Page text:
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See how the Arkansas Game and Fish Commission produces more than 1 million trout per year for stocking into state waterways at the AGFC’s Jim Hinkle Spring River Fish Hatchery at Mammoth Spring.
On the YouTube channel, you’ll also find everything from interviews with first time deer hunters, to tailwater trout fishing, to elk viewing in the Boxley Valley, to Mississippi River catfishing as well as the agency’s 100th anniversary tribute “A Century of Conservation.”
Be sure to subscribe to the channel, so you’ll be notified whenever a new video is posted.

Click here for details.

Fishing Derbies will be held at each of the Arkansas Game and Fish Commission’s Hatcheries, Saturday, June 13, from 9 a.m. to 2 p.m.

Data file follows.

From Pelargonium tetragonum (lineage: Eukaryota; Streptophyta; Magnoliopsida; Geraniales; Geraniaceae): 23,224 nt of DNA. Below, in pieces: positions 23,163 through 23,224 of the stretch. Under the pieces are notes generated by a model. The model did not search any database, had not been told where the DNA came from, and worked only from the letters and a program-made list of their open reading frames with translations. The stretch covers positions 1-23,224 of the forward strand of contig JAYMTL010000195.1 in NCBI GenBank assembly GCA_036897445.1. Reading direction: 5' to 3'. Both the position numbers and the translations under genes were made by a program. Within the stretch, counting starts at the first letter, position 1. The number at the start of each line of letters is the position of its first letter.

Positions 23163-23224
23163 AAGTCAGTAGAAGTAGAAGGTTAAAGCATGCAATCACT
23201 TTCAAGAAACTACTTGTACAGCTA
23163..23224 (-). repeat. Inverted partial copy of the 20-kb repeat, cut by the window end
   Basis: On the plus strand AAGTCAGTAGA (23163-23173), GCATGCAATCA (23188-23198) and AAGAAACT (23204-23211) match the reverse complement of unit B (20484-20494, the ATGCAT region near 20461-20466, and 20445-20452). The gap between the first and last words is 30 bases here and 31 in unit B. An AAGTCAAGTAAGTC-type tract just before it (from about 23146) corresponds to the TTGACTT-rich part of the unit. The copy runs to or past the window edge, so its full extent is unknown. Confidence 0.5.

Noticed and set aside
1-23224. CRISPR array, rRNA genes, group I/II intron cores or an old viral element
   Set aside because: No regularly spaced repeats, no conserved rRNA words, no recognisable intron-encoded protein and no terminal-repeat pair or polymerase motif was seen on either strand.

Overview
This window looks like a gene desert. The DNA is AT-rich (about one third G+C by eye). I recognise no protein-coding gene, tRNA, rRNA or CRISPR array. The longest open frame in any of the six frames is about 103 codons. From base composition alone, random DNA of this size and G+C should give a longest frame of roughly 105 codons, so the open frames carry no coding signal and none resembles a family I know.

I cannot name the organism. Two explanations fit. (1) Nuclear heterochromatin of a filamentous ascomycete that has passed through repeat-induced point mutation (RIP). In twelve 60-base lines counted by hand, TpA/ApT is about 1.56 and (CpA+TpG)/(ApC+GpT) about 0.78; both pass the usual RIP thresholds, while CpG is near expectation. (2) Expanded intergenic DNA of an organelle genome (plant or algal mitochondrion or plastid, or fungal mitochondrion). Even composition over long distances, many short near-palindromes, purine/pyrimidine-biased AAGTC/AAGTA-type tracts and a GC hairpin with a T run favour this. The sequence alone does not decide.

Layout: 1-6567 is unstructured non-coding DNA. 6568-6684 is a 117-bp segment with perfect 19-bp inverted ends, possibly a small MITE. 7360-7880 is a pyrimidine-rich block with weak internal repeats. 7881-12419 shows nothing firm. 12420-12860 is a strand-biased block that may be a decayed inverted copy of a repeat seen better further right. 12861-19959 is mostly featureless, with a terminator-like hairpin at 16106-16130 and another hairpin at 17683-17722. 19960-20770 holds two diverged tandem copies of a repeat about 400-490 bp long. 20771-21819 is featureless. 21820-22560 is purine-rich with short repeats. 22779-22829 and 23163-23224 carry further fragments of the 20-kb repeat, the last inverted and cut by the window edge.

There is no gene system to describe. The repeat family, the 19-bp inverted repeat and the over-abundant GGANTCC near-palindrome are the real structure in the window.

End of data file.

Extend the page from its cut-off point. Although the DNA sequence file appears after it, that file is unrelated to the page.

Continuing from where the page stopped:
If you’ve ever wanted to wet a line but didn’t want to spend the money for a fishing license, this weekend is your time to give it a try. By special proclamation of Gov. Asa Hutchinson, anyone, resident or nonresident, may fish without a license or trout stamp from noon, Friday, June 12, to midnight, Sunday, June 14, 2015.

Chris Racey, chief of the Arkansas Game and Fish Commission’s Fisheries Division, said, “It’s an excellent opportunity for friends and family to get together and enjoy the great sport of fishing.”

All other fishing regulations, including daily limits, remain in effect during Free Fishing Weekend. Visit agfc.com for a free download of the 2015 Arkansas Fishing Guidebook

In addition to the license waiver, each AGFC hatchery has reserved special locations for free kids’ fishing derbies from 9 a.m. to 2 p.m. Saturday, June 13. Children 12 and younger may bring their own tackle and bait to their local hatchery to catch and keep up to three fish per child.